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Your Child’s Home Exercise Program After Intensive Therapy

Feb 06th, 2020 | by Leslie Fish

Leslie Fish

February 06th, 2020

You’re nearing the end of your NAPA intensive and are likely wishing it wasn’t coming to an end. You might be wondering, how can I continue all this awesome progress I’ve seen my child doing at home?

Your best tool is your home exercise program!  

 The last few days of the intensive you’ll spend going over your child’s home program. Try these tips while you’re still at NAPA to help make your home exercises successful: 

  1. Practice doing them yourself! Make sure you get your hands on your child practicing each of the exercises. The way a therapist holds your child may look different than it actually feels to do it. For CME, have the therapist hold your wrist with the amount of pressure they hold your child so you can replicate.  
  2. Take lots of notes, videos, photos. I like to keep a spreadsheet with all the exercises for my son. This includes where to hold and info from his therapists on how to advance the exercises when he gets stronger. This is helpful to keep the program relevant in between intensives. For CME, I take pictures showing the full setup so I know how to rebuild at home. These can be complicated to reproduce without details.  
  3. Ask lots of questions. If there’s something you don’t understand about an exercise – ask! You may be explaining these to a therapist back home, so it’s helpful to have variations of equipment you might use for a similar effect too.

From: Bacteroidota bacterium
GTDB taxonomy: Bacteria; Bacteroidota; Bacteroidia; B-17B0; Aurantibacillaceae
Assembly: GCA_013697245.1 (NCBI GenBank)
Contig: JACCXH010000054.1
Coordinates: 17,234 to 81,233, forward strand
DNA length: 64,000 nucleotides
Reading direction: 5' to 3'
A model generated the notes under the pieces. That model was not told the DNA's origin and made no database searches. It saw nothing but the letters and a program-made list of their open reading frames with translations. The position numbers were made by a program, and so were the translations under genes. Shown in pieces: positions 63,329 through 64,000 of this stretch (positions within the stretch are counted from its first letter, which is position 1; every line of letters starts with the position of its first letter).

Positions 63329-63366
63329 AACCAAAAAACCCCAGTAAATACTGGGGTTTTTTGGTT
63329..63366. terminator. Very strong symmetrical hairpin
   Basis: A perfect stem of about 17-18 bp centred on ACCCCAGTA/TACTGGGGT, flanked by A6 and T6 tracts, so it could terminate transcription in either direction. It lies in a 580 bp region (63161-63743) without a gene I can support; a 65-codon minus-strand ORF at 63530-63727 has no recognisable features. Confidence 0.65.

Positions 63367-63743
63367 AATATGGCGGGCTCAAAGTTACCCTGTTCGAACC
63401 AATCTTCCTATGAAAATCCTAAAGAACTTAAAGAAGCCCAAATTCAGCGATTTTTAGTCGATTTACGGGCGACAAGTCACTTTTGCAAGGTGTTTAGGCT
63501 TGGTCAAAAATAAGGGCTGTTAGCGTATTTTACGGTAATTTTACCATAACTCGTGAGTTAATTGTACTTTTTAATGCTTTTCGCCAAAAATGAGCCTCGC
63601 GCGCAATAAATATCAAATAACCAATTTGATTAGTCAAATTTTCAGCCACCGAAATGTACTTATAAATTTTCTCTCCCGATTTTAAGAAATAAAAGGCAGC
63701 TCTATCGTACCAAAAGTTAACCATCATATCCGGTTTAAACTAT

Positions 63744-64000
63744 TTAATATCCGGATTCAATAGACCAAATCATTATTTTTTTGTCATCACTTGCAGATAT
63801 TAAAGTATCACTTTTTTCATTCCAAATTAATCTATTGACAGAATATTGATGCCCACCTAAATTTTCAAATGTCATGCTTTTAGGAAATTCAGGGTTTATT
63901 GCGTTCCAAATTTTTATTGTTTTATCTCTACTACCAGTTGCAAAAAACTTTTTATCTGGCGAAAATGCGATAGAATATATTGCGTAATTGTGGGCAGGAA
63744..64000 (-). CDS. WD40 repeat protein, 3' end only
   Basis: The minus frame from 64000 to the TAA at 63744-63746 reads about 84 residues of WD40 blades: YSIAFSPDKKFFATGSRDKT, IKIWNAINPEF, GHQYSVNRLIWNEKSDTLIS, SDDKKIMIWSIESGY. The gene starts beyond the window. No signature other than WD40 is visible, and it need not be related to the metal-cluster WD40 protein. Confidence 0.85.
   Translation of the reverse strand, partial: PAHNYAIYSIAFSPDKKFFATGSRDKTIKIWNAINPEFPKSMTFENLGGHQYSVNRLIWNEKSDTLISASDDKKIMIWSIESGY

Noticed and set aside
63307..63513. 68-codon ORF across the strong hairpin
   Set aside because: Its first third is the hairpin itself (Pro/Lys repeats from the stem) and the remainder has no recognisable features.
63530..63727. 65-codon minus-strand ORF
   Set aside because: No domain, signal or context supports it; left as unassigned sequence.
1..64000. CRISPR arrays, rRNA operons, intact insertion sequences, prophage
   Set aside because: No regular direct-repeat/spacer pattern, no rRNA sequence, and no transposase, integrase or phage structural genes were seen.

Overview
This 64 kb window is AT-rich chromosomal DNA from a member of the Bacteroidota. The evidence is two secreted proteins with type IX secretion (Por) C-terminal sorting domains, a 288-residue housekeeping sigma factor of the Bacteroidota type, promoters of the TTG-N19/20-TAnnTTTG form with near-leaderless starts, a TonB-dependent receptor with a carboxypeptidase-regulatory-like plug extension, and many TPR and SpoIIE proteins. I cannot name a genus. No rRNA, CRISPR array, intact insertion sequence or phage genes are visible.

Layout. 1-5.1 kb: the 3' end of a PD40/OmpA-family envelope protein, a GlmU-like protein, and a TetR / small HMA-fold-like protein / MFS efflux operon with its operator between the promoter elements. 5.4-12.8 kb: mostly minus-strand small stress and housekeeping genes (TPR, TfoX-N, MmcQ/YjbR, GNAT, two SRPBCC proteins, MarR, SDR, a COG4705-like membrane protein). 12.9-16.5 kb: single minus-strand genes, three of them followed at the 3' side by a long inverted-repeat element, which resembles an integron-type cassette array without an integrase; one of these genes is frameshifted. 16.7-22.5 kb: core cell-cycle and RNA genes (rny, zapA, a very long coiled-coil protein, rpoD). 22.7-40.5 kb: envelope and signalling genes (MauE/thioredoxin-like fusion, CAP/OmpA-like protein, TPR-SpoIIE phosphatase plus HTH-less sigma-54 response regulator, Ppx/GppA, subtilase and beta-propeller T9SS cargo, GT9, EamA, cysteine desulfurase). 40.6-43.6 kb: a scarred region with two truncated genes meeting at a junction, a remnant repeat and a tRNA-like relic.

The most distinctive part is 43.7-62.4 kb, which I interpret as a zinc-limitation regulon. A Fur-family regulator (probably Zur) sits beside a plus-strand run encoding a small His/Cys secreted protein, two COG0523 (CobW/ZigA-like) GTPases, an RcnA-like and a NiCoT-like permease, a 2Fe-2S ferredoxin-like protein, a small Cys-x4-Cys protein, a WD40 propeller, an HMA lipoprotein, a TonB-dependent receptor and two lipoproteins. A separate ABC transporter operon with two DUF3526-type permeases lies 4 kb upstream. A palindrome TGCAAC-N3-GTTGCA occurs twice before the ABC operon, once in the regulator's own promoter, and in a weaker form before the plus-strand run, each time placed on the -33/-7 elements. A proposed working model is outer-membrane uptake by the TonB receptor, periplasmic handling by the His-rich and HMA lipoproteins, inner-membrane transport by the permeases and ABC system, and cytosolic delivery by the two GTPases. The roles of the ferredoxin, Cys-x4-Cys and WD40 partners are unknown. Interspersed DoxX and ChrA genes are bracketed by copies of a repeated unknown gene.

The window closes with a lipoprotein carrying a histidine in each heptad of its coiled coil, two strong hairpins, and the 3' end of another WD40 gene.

If you haven’t already been doing exercises at home with your child, it may be a tricky transition to make. My son and I love doing our exercises together but this wasn’t always the case. It took a little while to adjust to doing exercises with mom, but we figured it out together, and now it’s something we both enjoyDon’t give up! You’ll build up to longer sessions.  

 Some things we’ve done to help establish our home exercise program: 

Consistency: Find time most days to do exercises. Even if it’s just five minutes one day, it will help your child get used to working with mom or dad and establish that this is something you’ll be doing together daily. 

Rewards: Use whatever is motivational for your child to reinforce that doing exercises together is a positive experience. When we first started it was lots of video. Thenover time, we were able to move away from video to food rewards or earning stickers for a sticker chart. We even did quarters for his piggy bank for short while!  

Sharing: Show the therapists you work with at home some of your child’s new exercises so they can incorporate them into their sessions.  

I hope this helps you get your home exercise program up and running! Carrying over exercises from his intensives has been one of the best things we’ve done to continue his progress. It’s worth it. Good luck and have fun!  

By Leslie Fish

Leslie is a NAPA mom who is as experienced in intensive therapy as one can get; making her the perfect person to highlight home program best practices. We love seeing the progress her son Winston makes from incorporating NAPA exercises at home. 

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